A new Residence Life policy prohibits drinking in residence lounges and prohibits parties for students living in the STU-owned properties on Windsor street. The policy was put into place after newly hired staff reviewed their policies and decided a change was needed.
Windsor Street residents are also limited to having two guests each if they want to host pre-drinks.
Brock Richardson, director of Student Services and Residence Life, said Residence Life wants to make residence more inclusive, given they have a diverse population of students who come from countries where alcohol is banned to students who have been drinking since they were teenagers.
“I think we’re taking a small step here in saying, we don’t want drinking to be the driving force behind the culture in residence. We want that to be community building and getting to know each other and supporting each other,” he said.
Richardson said when drinking happens in a public space like residence lounges, student can feel more pressured to drink alcohol. This is according to the National College Health Assessment, a recognized research survey that collects data on students’ health habits, behaviours and perceptions.
Richardson said there is a misconception that all college students drink alcohol.
In the summer, the staff looked at “actual alcohol use,” which is how often a person drinks and “perceived alcohol use,” which is how often a person thinks people drink.
Richardson said Residence Life wanted to make the drinking culture safer.
Residence Life said they found students believed 90 per cent of their peers drank often. In reality, 20 per cent of students had never consumed alcohol and 60 per cent only drank a few times per month.
After analyzing the stats, they looked at harm surrounding alcohol consumption and how it can be reduced. They found changing the alcohol policy would be beneficial.
However, they didn’t want to ban alcohol consumption.
“Fully banning things might cause chaos,” said Richardson.
Residence Life also considered the 19-and-older age group who live in residence and may want to drink.
They also looked at other universities’ policies and found out that only STU and a few other universities allowed students to drink in lounges.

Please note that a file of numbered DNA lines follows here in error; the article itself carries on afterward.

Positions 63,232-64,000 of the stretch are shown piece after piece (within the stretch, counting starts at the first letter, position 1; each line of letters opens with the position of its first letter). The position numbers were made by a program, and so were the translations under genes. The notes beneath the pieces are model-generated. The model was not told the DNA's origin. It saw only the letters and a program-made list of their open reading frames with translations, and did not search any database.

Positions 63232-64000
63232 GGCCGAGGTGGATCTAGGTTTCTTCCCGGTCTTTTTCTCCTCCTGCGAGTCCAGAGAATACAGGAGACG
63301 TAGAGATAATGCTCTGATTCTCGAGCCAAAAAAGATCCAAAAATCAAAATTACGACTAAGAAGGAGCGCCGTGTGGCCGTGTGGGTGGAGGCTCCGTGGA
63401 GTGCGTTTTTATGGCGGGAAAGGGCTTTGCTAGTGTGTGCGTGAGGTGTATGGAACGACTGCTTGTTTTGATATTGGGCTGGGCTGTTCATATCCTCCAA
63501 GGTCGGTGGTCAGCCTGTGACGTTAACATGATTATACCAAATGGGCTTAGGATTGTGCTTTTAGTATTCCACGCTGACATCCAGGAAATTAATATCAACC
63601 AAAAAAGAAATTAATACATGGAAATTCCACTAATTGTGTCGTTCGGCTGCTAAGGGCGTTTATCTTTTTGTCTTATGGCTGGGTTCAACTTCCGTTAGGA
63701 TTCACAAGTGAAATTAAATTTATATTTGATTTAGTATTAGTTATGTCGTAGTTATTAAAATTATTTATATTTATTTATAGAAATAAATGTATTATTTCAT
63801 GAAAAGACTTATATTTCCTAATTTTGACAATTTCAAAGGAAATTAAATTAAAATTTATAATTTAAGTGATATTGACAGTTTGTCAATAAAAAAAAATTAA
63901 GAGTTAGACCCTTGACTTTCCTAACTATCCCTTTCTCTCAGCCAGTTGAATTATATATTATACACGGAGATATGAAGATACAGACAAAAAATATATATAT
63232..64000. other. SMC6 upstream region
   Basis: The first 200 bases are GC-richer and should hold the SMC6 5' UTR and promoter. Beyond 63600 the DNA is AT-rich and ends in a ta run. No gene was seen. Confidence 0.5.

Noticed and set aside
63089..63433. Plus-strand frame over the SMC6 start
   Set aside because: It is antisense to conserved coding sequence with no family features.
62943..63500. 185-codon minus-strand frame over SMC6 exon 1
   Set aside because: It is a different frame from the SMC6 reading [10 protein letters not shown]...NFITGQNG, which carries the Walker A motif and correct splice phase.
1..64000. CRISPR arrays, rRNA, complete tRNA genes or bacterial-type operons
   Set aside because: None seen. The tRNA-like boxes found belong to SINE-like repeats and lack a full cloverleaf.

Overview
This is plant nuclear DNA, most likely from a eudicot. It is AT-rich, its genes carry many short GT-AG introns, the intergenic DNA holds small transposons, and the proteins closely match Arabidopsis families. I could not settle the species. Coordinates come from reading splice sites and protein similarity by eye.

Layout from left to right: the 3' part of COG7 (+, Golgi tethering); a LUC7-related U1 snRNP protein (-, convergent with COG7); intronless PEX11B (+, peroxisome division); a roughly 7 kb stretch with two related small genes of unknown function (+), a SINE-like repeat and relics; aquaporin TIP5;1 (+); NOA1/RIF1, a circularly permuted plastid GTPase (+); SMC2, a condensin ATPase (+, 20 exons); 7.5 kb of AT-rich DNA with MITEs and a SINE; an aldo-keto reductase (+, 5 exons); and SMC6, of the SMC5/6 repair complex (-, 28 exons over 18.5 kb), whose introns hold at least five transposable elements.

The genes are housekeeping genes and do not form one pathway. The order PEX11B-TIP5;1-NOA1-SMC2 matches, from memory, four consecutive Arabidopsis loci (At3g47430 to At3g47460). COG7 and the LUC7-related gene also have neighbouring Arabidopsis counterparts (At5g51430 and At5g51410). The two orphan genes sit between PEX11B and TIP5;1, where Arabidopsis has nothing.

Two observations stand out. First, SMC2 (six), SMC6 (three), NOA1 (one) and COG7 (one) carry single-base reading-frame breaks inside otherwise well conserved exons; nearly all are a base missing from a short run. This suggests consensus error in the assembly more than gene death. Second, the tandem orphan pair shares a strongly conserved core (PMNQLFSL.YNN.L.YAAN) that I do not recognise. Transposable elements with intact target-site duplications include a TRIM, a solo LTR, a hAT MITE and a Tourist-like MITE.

The new policy allows students to drink in their rooms. Richardson said residence life isn’t trying to change the behaviour of a ton of individuals.
“They are going to make their own choice about it,” he said.
Students understand policies, feel concerned
Harrington Hall president Bryce Miller understands why the university wants to change the policy. However, he thinks the new alcohol policy impacts traditions in Harrington.
One of these traditions is April 6 Day, where residents drink all day.
“It’s a house where everyone is welcome, but there is the occasional party,” he said.
Miller said he feels it’s unsafe to prohibit students from drinking in the lounges.
“It’s safer to drink in that space because behind closed doors you really don’t know how much one’s drinking.”
“It was meant to be a space that’s inclusive.”
Miller said it would be a good idea to keep study lounges in Harrington as non-alcoholic spaces and allow drinking in the two main lounges in Harrington.
He also said having an open space would help residence advisors supervise who is drinking, since they can’t supervise behind closed doors.
“They can only assume, and assumptions don’t go that far in terms of someone’s safety. You can’t assume someone’s sober when they’re not. Having the closed doors doesn’t allow RA staff to be able to check on people. The fact that they know that everyone is in one or two spots I think makes their job a little easier.”
Kassidy Richards, a third-year student and Windsor Street resident, said she doesn’t necessarily agree with the policy, but it doesn’t negatively affect her. She likes having friends for pre-drinks but wouldn’t host a party.
“I find it too stressful to control what is happening with everyone and everything at the house,” she said.
She said she’s sure most students in Windsor disagree with the policy.
She added most students in Windsor Street probably have experience with drinking since most are over 19 and in their third or fourth year of university.
“[We] can drink more responsibly and on our own outside of residence. It’s different in residences where students may be underage … and now don’t have a safe option to explore that part of their life,” she said.
“[Students in residence] are going to drink anyway.”
With files from Natalia Lanza